Understanding Immigration Enforcement Databases

Understanding Immigration Enforcement Databases

Immigration enforcement in the United States is a behemoth system with operations largely shielded from public view. The two agencies primarily responsible for enforcement, Customs and Border Protection (CBP) and Immigration and Customs Enforcement (ICE), receive nearly one-third of the Department of Homeland Security’s (DHS) entire budget 

CBP and ICE agents interact with countless people within the United States and have an outsize impact on individuals and communities. These agencies rely on and collect information and data in the course of enforcement activities, some of it sensitive. Yet how the agencies manage this information is difficult to ascertain, and the public has few tools to get answers from CBP and ICE. 

In an effort to document the complicated network of databases and information systems employed in immigration enforcement, the Council filed a Freedom of Information Act (FOIA) lawsuitagainst CBP and ICE for related records. The agencies did not provide a comprehensive list of its databases, despite our requests. Both CBP and ICE referred the Council to periodically updated webpages that list privacy compliance documents for required databases and information systems. 

Publicly Disclosed Databases 

The Council sought to compile a list of databases and information systems related to immigration law enforcement to increase public understanding and identify records maintained by the agencies.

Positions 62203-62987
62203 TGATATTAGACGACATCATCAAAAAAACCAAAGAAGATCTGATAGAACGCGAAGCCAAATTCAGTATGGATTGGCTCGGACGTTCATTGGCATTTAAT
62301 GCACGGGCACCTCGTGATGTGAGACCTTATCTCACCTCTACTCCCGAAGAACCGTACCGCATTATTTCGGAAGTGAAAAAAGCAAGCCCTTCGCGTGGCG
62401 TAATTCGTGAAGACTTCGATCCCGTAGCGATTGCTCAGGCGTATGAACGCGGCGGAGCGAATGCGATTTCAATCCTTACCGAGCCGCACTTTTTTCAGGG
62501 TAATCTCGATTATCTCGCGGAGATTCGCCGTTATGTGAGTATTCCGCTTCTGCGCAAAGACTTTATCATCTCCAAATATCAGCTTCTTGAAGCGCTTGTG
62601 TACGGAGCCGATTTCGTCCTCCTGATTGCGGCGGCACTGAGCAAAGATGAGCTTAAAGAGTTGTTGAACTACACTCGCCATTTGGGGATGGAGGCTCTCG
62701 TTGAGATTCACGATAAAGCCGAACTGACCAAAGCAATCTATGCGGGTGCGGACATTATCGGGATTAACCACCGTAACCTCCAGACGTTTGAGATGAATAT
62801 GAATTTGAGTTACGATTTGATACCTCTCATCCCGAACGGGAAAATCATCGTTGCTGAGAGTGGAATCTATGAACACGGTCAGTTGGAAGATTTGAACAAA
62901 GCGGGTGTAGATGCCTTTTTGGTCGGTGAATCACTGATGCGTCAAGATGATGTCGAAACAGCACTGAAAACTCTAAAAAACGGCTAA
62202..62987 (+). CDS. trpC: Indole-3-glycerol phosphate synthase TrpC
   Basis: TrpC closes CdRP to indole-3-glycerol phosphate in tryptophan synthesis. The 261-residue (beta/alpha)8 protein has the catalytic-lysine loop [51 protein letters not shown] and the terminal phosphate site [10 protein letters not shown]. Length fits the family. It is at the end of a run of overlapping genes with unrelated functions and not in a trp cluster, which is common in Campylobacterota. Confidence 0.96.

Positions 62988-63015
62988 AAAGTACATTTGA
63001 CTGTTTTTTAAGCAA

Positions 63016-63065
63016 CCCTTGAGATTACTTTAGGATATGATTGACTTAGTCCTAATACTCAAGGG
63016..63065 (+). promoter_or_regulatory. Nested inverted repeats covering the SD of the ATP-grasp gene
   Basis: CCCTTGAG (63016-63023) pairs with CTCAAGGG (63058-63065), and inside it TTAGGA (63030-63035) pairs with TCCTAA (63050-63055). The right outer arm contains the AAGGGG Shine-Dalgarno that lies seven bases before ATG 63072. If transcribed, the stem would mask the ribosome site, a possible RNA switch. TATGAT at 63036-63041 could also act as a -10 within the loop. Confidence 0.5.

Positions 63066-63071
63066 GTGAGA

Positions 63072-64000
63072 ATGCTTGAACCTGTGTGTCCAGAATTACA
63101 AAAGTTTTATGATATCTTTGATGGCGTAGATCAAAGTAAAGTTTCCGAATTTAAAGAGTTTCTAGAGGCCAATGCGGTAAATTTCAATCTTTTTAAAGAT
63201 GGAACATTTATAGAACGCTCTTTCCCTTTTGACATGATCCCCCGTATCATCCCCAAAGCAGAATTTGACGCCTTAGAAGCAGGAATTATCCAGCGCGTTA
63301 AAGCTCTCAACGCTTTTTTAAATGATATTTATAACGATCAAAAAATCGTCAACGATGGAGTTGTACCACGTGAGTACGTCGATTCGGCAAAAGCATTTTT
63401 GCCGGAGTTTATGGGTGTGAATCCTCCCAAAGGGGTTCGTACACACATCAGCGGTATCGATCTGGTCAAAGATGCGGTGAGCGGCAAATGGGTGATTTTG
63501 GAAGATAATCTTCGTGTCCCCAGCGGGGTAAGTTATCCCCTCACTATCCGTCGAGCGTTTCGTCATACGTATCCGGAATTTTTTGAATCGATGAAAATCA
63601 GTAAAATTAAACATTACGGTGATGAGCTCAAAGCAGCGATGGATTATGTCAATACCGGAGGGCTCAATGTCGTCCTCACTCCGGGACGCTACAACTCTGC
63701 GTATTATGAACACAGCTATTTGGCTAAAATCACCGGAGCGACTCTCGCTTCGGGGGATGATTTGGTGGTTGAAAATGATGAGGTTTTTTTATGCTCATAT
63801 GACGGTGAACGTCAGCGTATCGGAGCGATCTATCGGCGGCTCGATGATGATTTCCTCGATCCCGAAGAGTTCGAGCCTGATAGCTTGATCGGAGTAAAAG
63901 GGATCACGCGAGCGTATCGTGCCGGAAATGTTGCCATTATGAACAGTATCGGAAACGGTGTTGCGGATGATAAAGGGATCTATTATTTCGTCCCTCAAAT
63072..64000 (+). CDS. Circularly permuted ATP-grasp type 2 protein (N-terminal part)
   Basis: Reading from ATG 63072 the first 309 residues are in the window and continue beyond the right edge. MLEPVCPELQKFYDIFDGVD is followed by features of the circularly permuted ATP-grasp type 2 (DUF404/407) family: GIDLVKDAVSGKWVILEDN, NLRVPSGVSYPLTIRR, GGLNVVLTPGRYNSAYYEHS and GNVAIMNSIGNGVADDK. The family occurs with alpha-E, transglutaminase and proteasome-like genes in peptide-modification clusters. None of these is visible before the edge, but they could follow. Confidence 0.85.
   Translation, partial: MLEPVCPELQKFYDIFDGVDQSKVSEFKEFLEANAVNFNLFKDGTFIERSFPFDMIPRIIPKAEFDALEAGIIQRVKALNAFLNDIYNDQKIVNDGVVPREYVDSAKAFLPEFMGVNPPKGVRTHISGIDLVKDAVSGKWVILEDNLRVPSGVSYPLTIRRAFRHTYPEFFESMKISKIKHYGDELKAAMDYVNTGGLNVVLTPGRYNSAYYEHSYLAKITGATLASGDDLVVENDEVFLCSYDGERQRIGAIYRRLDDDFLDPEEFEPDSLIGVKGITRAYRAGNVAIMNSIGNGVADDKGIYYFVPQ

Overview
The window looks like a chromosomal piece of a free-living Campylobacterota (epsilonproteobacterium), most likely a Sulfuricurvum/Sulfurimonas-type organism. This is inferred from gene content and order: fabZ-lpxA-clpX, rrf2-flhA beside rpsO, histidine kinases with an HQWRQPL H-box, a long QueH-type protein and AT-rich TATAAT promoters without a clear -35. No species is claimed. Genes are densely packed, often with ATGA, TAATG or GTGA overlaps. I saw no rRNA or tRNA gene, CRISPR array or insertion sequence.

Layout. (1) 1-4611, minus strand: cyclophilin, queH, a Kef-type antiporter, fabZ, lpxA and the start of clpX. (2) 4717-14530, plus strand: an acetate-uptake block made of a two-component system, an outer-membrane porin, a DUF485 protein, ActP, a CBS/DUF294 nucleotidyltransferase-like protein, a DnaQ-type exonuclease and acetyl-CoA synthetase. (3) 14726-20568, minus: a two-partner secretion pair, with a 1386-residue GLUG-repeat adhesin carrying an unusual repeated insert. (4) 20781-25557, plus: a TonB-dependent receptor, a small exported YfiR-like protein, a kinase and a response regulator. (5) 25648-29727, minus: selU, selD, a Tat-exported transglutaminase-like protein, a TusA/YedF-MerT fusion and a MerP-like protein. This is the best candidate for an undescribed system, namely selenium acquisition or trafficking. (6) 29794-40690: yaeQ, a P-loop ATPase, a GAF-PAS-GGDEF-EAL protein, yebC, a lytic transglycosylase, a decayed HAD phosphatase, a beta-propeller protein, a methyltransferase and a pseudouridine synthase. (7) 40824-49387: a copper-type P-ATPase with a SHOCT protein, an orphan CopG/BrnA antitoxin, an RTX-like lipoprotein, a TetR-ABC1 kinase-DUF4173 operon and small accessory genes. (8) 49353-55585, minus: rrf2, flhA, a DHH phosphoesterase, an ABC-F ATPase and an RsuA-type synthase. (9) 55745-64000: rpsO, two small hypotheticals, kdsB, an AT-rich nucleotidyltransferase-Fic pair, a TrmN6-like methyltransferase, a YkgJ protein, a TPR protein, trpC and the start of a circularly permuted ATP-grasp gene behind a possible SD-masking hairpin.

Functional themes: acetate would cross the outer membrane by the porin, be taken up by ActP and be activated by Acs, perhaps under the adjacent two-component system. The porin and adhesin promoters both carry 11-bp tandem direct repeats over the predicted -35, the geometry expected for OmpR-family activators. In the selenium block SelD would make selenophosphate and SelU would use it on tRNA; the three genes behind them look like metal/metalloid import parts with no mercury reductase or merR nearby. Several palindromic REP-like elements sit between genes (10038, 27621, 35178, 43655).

Using DHS privacy and compliance documents, such as PIAs and System of Records Notices (SORNs), the Council created a list detailing known systems. The spreadsheet includes the following information: 

  • Agency and custodian of records 
  • System name and code 
  • Summary and description of system 
  • Privacy compliance documentation 
  • Access information 

The list relies on information the government released publicly. It is nearly impossible to independently verify the government’s information, thus the list may contain inaccuracies and omissions. The Council is making the list available to support public understanding of immigration enforcement databases, and the terms and language the government uses.  

Explore and search the list for information about an agency, office, or type of information

 

Download Spreadsheet

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